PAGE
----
“The best thing about Manchester: whatever you do, the city does it with you. Because there are so many universities here, a student can never be distracted or bored because all the universities have their exams together and have their fresher’s week together. It’s a perfect student city.”

A foodie’s paradise

Manchester is a food paradise, full of restaurants, markets, cafes and delis selling food from all over the world, as well as really tasty vegetarian, vegan and organic food. Then there is the Northern Quarter, a world all of its own, full of trendy eateries serving American-style burgers and vintage tearooms offering comforting treats.

Insider tip by Hungry Healthy Happy: “With Manchester having such a huge student population, you would think that would be full of fast food places and hard to find anything healthy to eat. But Manchester has a fantastic selection of healthy places to eat, and here are some of my favourites:

  • 8th Day: Being on Oxford road, this little gem is usually busy and for all the right reasons. Delicious vegetarian and vegan food and a health food shop as well.
  • Wahu: This restaurant is new on the scene, but has quickly become popular due to the fact that you can design your own meals. It’s also one of the only places in the city that you can get a really good, healthy breakfast.
  • Shlurp: If soup and salads are more your thing, then don’t miss this place. Everything is freshly made and they give options for making meals “skinny”.”

Culturally rich

Manchester has always been a lively, vibrant, exciting and richly cultural city. There are lots of galleries, museums, festivals, events, shops and attractions offering a diverse range of things to see and do, with the Northern Quarter, in particular, spearheading Manchester’s independent scene.

“I enjoyed life in Manchester, definitely the city that never sleeps!” says Ionna Yfantidou, one of our MSc Corporate Communications and Reputation Management graduates. “There are always so many things to do outside of studying – events to attend and museums to visit – to keep you busy day and night! It is a city of contrast and surely a perfect city for students.”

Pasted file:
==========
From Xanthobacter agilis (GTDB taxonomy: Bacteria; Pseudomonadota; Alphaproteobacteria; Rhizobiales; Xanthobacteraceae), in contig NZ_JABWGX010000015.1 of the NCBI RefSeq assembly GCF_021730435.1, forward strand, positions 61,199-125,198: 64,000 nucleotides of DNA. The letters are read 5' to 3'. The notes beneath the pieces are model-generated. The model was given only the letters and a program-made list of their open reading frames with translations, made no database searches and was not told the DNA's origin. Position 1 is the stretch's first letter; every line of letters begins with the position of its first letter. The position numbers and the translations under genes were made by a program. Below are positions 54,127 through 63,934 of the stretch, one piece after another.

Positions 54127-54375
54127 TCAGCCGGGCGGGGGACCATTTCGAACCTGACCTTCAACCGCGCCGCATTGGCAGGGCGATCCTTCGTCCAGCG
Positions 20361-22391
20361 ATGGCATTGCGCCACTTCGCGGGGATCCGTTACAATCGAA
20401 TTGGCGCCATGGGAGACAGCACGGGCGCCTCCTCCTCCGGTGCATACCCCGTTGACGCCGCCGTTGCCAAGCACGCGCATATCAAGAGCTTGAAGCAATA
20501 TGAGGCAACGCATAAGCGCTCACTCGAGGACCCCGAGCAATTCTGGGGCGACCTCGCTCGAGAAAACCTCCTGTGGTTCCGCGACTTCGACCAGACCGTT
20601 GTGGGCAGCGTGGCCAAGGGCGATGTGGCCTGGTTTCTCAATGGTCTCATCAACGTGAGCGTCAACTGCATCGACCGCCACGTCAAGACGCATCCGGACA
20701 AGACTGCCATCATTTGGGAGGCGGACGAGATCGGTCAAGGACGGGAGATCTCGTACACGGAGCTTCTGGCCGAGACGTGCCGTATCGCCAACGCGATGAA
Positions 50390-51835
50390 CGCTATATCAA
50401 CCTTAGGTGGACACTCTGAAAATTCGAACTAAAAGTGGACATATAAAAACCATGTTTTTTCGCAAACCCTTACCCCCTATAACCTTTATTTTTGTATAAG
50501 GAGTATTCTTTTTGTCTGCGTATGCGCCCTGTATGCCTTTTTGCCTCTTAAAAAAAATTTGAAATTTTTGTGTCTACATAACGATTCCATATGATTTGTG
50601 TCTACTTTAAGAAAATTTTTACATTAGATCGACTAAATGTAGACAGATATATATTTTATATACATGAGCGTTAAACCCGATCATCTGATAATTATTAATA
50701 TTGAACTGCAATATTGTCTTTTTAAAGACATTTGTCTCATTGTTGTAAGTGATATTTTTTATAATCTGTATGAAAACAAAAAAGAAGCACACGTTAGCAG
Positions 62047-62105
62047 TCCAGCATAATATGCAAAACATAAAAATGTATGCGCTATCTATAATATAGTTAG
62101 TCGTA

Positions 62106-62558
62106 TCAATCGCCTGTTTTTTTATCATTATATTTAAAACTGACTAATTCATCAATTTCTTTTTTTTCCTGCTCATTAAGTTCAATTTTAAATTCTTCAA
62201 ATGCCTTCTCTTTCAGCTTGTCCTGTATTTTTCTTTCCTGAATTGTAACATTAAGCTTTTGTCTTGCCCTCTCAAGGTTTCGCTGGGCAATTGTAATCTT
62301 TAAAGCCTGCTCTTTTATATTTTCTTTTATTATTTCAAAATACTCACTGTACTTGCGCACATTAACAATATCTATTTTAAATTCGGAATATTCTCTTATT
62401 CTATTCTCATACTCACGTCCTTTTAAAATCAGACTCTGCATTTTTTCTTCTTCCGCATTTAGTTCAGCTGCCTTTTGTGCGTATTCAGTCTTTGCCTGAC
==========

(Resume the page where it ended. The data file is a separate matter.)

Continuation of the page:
Benjamin Ganz, MSc Marketing, Class of 2014 also agrees that there is more to Manchester than the beautiful game:

Besides football, Manchester offers a rich cultural programme. There are various concerts, galleries and theatres which represent a good balance to the sometimes stressful studies.”

Long history of innovation, industrial success and pioneering residents

Manchester was once a booming industrial town that became famous for cotton production, a background that is still reflected in the historic buildings and museums that make up the city. Many exciting new discoveries have been made, and inventions conceived here, including the splitting of the atom and the first computer. In fact, over twenty Nobel Prize winners were either born in Manchester, studied in Manchester, or both, including Ernest Rutherford (1908 Nobel Prize in Chemistry) and Konstantin Novoselov (2010 Nobel Prize in Physics).

Would you like to join the ranks of the pioneers and follow in the footsteps of our graduates, taking in a wealth of culture and making lifelong friends along the way? Why not check out Manchester and start your journey today.